The tech world has long perpetuated the “if you build it, they will come” myth — the idea that great products will inevitably find their market and fly off the shelves. But a great product is not enough. Without a clearly defined sales and marketing strategy, even the giants among us can fail. Wendy Lee’s recent piece on the uncertain future of #Yahoo CEO #Marissa Mayer brings to light a cautionary tale for tech marketers.
Mayer’s strategy for Yahoo relied heavily on attracting a talent pool to build great products, thereby drawing a large audience and hence, advertising budget. But without integrating product, sales, and marketing from the get-go, Mayer’s strategy amounted to a chain reaction that never set off. Successful strategists iterate the marketing and sales processes in tandem with product development. And you don’t need to be a Yahoo or a Google to get the job done – check out our survivor’s guide to #tech marketing for more on do-it yourself marketing and scaling effectively.
Fate of Yahoo CEO Marissa Mayer unclear
When Marissa Mayer took the helm at Yahoo in 2012, she was hailed as a savior, the best chance the ailing Internet giant had at turning its fortunes around. Employees pasted up images of her face and the word “hope” in the style of artist Shepard Fairey’s Barack Obama poster.
Four years later, hope has given way to change. Mayer can’t even say with certainty what her role will be after Yahoo’s $4.8 billion sale to telecom giant Verizon goes through early next year.
On Monday, she said she’s staying put for now and will see through the sale of Yahoo’s core business. “Moving forward, we’ll ultimately figure it out,” Mayer told Bloomberg in an interview.
Making it up as she goes along isn’t Mayer’s preferred way of doing things. She joined Yahoo after a long career at Google, where she tested even the most minute details of a Web page with exhaustive data, like which of 41 shades of blue users preferred.
‘Chain reaction’ fails
There was no easy way to test her plan for Yahoo, though. Mayer believed she could ignite a “chain reaction” by first hiring brilliant engineers and designers, who would then build great products, which would draw big audiences, and that advertising dollars would follow.
The chain reaction fizzled, with few new products to show for her troubles, which included spending billions of dollars on acquisitions of companies such as Tumblr and Brightroll.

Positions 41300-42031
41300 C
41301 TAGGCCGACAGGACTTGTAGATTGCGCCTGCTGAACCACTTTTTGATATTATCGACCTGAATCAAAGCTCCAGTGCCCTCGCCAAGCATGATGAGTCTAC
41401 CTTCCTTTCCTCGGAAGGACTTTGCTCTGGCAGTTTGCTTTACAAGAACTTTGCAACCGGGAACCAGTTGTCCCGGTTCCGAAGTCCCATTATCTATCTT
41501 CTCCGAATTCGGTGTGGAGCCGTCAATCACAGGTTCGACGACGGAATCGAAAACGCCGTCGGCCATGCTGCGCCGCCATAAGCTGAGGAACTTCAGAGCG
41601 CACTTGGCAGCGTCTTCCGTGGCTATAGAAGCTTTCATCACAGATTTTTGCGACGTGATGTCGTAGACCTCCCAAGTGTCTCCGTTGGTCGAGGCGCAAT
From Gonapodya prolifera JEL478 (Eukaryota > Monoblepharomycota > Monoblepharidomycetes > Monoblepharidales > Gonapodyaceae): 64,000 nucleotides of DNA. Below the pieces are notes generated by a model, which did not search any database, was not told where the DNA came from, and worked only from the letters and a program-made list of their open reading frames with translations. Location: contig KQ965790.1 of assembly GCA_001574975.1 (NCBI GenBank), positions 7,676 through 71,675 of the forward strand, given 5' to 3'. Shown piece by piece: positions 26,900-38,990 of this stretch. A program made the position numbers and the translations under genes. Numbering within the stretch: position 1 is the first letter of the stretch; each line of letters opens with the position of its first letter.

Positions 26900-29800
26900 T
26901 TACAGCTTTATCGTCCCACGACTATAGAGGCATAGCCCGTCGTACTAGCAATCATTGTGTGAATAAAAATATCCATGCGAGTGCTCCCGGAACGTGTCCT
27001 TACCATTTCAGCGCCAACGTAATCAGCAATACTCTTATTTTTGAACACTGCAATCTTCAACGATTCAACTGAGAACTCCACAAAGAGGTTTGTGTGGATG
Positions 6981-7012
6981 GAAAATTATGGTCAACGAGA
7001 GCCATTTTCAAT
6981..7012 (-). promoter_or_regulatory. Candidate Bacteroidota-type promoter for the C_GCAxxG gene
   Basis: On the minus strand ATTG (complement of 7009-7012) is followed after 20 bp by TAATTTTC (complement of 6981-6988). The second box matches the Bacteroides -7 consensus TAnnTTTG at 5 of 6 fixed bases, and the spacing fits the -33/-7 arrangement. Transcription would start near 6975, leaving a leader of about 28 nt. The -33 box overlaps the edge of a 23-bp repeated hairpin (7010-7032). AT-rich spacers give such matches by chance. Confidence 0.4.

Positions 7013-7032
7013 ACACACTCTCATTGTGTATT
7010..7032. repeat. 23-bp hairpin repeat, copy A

Mayer’s failure at Yahoo calls into question Silicon Valley’s cult of the product genius. The belief that a good product solves most problems drove Mayer’s strategy. Yet some of her biggest stumbles came in areas like sales and marketing, where she had little experience from her time at Google.
The reality: Great technological products have been driven as much by clever (and expensive) marketing and ubiquitous distribution. Look at Apple’s splashy iPhone campaigns or Google’s savvy search deals. Those required resources that Mayer wasn’t able to marshal.
“She was given a tough challenge, for sure,” said Robert Peck, an analyst with SunTrust Robinson Humphrey, who thinks it’s unlikely Mayer will lead a publicly traded company again.
Few analysts expect Mayer will remain with Verizon for long, if she joins the company at all. If Mayer is terminated after Yahoo’s sale to Verizon, she would receive a severance package worth $56.8 million, according to research firm Equilar.
Good hires, acquisitions
Peck gives Mayer a “C” for her performance as CEO. She brought much-needed energy and urgency to Yahoo, recruiting talented engineers and pushing the company to make products for mobile devices. When Mayer joined Yahoo, only 37 of its 12,000 employees worked on mobile. Mayer acquired startups that specialized in mobile products, and the company now has 600 million monthly users across its mobile apps and websites.
But under Mayer’s leadership, there were also bad hires, particularly her first chief operating officer, Henrique de Castro, who was fired and given a severance package worth $58 million. Her bet on Yahoo’s big entry into social media by buying blogging platform Tumblr for $1.1 billion also flopped. Tumblr didn’t make its revenue goal last year and Yahoo had to write down the value of the purchase by two-thirds this year.
Verizon’s purchase of Yahoo is “probably tough to swallow given everything she has done and the strategy that she felt strongly about wasn’t really working,” said Neil Doshi, an analyst with Mizuho Securities USA Inc.
But Eric Schiffer, chairman at Reputation Management Consultants, believes Mayer could bounce back if she took a one- or two-year break. During that time, Schiffer recommends Mayer invest in startups or speak about her experiences as a female tech executive.
“She’s going to need to rebuild her reputation,” Schiffer said. “The best way to do that is to go in an area where she is not going to be under the scrutiny of quarterly earnings.”
Mayer drew a lot more attention because she was a female CEO, a fast riser at Google and had a distinctive personal style. That helped her recruit people to join Yahoo, but it also brought far wider attention to her struggles, Schiffer said.
2nd chances for women?
Female executives are more likely to be asked to run troubled or failing companies, said Margaret Neale, a professor at Stanford’s Graduate School of Business, making it harder for them to get a second act when they are unable to fix underlying problems.
But Peck said he believes there would be criticism over a CEO regardless of their gender if the company was not performing well. “Investors focus on numbers,” he said.
For now, Mayer said she will focus on continuing to run Yahoo. Until the sale goes through, someone has to mind the shop.
In an email to Yahoo staff, she urged the company’s employees to come together as a team and said “it is up to us to make Yahoo’s final quarters as an independent company count.”
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